Possible compiler bug: continue is skipped after or-condition

Maurizio Cimadamore maurizio.cimadamore at oracle.com
Mon Feb 17 21:20:59 UTC 2020

They are _generally_ very reliable - to be clear, nothing has changed in 
this area to make less reliable. You "just" came across a quirk in javac 
code generation strategy that has been there for the last 20 years.

There are other situations where putting a breakpoint won't necessarily 
result in anything meaningful to occur - for instance, if you put a 
breakpoint on a local variable declaration. This is not to say that 
nothing should be done about it _ever_ - but as you said, you lived for 
20 years w/o realizing that this hiccup has been there all along (along 
with other hiccups) - so please also understand a certain reticence in 
making an abrupt change in the code generation strategy (or worse, 
supporting multiple code generation strategies) for what feels like 
something that is annoying, yes, but hardly a breaking issue.

As I said in my last email, I'd like to address this as part as a more 
holistic investigation on how bytecode fidelity is retained from class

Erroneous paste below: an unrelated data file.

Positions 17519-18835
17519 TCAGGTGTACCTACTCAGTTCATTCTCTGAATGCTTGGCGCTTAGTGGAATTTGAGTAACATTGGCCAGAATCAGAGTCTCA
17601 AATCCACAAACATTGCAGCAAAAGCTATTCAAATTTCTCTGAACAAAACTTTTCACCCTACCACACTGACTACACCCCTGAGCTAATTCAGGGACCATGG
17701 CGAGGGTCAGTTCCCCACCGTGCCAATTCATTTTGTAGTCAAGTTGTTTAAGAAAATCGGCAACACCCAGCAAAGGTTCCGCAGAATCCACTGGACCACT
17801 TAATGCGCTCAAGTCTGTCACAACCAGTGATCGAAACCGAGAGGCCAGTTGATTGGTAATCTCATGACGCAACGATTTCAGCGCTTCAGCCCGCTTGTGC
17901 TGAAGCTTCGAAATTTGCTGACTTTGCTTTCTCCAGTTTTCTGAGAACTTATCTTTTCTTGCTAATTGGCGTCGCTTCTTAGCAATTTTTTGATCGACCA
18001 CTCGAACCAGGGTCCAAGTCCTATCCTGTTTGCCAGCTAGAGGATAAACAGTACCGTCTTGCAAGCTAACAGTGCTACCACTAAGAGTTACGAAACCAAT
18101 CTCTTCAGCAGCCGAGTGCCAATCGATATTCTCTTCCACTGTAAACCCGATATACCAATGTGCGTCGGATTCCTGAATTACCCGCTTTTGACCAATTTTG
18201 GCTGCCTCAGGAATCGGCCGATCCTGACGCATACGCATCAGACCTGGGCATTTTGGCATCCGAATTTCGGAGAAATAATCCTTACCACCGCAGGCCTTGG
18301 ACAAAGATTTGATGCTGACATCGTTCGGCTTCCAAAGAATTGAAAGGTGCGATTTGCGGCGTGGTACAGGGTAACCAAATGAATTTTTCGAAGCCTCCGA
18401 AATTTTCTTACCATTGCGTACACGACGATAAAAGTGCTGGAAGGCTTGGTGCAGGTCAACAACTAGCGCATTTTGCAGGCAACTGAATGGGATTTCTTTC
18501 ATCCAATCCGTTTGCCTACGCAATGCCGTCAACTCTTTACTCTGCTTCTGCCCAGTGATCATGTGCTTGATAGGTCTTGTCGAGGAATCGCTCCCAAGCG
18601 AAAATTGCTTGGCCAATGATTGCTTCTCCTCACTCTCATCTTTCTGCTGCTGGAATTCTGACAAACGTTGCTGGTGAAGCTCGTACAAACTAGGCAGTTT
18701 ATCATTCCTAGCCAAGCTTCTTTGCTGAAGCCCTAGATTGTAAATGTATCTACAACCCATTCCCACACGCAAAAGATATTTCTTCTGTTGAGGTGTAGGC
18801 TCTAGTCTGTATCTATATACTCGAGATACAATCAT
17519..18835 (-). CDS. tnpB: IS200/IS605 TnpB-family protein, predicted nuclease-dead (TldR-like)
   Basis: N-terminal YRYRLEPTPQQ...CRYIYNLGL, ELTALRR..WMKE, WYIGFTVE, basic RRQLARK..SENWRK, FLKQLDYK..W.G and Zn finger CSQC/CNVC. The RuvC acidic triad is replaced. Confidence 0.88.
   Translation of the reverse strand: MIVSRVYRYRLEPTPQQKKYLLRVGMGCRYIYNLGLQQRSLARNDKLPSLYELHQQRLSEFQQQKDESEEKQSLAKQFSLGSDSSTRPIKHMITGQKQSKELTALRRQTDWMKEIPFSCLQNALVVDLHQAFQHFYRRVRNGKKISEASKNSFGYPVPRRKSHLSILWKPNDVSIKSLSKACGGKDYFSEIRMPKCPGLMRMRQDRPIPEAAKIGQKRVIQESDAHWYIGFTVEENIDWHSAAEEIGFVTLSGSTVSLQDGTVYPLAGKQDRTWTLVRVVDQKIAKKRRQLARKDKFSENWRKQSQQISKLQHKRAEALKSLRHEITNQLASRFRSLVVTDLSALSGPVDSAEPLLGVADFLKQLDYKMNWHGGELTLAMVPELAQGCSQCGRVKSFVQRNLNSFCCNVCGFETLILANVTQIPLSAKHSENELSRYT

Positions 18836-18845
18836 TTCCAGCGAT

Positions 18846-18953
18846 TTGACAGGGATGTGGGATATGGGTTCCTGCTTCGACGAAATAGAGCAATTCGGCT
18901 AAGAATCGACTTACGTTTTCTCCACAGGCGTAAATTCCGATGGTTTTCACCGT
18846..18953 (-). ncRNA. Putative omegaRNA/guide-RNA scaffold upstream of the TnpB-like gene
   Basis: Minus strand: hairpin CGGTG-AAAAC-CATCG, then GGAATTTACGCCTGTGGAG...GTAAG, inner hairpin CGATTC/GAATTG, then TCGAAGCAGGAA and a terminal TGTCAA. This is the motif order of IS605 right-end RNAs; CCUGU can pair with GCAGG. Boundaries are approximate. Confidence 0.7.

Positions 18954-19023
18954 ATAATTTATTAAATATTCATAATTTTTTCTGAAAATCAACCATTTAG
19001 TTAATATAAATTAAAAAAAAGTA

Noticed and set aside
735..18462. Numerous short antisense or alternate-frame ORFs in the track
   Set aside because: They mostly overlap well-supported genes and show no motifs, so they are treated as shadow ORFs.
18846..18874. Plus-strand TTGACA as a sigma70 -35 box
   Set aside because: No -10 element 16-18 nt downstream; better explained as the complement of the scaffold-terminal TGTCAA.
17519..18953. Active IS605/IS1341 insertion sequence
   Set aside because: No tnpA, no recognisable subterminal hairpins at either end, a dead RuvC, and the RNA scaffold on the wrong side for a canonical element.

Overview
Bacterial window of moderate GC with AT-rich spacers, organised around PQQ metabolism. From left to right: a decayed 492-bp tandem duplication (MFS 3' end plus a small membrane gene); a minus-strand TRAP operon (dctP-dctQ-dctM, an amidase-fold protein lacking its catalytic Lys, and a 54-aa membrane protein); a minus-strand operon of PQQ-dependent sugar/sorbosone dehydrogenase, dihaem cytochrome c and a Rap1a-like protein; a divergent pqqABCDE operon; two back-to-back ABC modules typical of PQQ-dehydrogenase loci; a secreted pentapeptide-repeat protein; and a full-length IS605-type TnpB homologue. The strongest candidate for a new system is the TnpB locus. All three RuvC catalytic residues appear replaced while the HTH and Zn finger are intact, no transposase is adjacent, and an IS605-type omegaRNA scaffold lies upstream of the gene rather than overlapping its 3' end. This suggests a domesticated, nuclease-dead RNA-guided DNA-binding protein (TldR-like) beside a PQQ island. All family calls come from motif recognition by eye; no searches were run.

files. Note that we have features in the pipeline like constant folding 
(see [1]) which are going to cause an even bigger impact to how source 
files relates to classfiles. So I'd just like to think this through 
properly, as I think this needs more thinking and more time than what 
we've available right now - to fully assess the extent of this and other 
'premature' optimizations javac might do to the code, verify that 
changing code shape won't hurt C1, C2 compilers, and make sure that no 
relevant functional regression is introduced.


On 17/02/2020 17:35, Roland Illig wrote:
> How would you explain to an average developer that breakpoints are not
> reliable? Up to now, they have been very reliable to me, and after more
> than 20 years of using Java, this is really the first time that the
> breakpoints surprise me. 

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